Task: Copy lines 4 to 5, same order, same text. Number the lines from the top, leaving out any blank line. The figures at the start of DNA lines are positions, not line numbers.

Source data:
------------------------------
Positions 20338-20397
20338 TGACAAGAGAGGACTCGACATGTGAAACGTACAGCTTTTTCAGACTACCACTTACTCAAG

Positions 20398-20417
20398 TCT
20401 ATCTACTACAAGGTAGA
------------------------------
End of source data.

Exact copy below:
20398 TCT
20401 ATCTACTACAAGGTAGA